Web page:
Musicians and production professionals alike know how important it is to have competent software that makes working easy, fun, and, most of all, inspiring. FL Studio is a great option for that cohort if they are looking to optimize their workflows and up the quality of their output at the same time.
Offering industry-leading features, a world-class user interface, and an options list that covers all of the important bases, FL Studio is one of our favorite programs for mixing and mastering music on your PC.
How to Download FL Studio
To download the program, click on the Download button that you will find located at the end of this review.
The Program Review
FL Studio comes with a range of user options but some of our favorites include the mixer, music browser and playlists, piano roll, and instruments/sound effects. Before we delve into specific feature areas, it is worth noting that the software’s user interface is clean if somewhat difficult to navigate at first.
It doesn’t break the mold as far as mixer software is concerned and, indeed, hews to many of the standard conventions found in this niche. That said, it would have been nice for some innovation or optimization in this area as it will be as immediately inaccessible to people unfamiliar with sound production software as it will be accessible to those who are.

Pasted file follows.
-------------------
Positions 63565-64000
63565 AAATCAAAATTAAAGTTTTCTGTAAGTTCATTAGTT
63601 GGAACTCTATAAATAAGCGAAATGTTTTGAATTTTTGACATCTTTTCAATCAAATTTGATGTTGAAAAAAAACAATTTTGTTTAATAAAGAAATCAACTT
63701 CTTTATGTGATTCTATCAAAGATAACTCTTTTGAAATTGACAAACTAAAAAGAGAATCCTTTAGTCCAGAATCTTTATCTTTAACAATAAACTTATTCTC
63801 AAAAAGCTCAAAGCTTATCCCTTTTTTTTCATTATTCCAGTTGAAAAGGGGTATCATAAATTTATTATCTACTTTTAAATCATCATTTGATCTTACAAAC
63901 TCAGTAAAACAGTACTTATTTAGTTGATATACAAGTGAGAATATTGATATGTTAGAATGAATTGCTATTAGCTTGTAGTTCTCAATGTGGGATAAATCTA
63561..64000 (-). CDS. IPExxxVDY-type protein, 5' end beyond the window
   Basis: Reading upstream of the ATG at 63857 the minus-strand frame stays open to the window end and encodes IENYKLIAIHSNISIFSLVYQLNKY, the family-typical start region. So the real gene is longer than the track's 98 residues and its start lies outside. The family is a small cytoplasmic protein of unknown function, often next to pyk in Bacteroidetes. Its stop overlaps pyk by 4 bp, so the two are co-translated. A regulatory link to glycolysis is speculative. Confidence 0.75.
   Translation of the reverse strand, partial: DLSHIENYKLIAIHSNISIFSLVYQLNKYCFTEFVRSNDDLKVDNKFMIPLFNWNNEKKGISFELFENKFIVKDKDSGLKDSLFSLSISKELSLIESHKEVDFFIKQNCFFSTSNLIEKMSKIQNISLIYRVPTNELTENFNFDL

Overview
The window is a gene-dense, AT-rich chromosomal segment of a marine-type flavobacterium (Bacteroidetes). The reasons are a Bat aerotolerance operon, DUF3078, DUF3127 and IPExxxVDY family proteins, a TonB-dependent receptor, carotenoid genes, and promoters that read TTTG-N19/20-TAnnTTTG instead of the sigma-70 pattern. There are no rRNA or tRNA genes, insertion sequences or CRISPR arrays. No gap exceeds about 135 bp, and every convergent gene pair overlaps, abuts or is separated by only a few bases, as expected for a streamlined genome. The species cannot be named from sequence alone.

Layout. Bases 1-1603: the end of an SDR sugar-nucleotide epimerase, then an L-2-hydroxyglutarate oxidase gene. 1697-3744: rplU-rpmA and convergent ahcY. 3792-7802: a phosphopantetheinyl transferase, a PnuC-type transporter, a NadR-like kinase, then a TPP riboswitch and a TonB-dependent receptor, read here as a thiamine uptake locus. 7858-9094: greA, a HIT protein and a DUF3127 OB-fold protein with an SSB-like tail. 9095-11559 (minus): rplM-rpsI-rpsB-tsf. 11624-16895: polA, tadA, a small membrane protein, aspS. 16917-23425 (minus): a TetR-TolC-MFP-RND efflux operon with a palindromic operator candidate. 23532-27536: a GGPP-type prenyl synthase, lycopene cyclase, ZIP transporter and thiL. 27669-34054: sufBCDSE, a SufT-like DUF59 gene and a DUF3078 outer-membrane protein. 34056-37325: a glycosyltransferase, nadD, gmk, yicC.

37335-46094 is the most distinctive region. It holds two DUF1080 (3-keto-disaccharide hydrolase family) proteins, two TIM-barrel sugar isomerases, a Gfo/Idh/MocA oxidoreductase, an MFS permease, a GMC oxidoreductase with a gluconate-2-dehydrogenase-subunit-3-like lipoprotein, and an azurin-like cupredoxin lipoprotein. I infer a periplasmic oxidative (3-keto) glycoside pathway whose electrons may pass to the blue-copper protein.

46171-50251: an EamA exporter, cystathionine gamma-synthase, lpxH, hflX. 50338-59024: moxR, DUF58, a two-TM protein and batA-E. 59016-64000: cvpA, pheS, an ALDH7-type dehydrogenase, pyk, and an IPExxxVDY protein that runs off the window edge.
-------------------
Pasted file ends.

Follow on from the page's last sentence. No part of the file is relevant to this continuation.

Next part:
The mixer portion of the software gives you options such as effects chains, audio sends, sidechain control, advanced automation, plugin delay compensation, among others, while the browser and playlist work to help you organize your data to prep it for a final product.
The piano roll feature is one of FL Studio’s most acclaimed as it is essential in sequencing notes and makes this process as easy as it can possibly be. Basically, the piano roll sends notes and automation data to any plugin instruments you might have installed. It also helps you with the final scoring, editing, and manipulation of your production.
As for instrument plug-in support, the app can work with VST standards 1, 2, and 3, giving users a huge array of instrument and plug-in options. Towards this end, FL Studio also deploys a number of synths and effects as well as integrated options for sharing your work on the Internet. All told, the app is geared towards complete workflow control and optimization as well as giving end users vast integration options with the web and popular online publishing formats.
Not only does this make the producer’s job easier, but it also makes it a lot more comprehensive in terms of relevant features.
Speaking of relevant features, FL Studio has a range of ownership options that unlock various options as you move up the totem. There is the Fruity, Producer, Signature, and All Plugins Edition with the Fruity tier setting you back some $99 and the ultimate coming in at $499. If you think that pricing is quite confident, you’re not the only one; but the software backs it up with performance and near-universal platform integration.
The Producer tier tends to be the most popular as it delivers the most features that the average user will ever need or expect to have while the higher tiers make more sense for people who know what they’re getting into and have experience with audio editing software.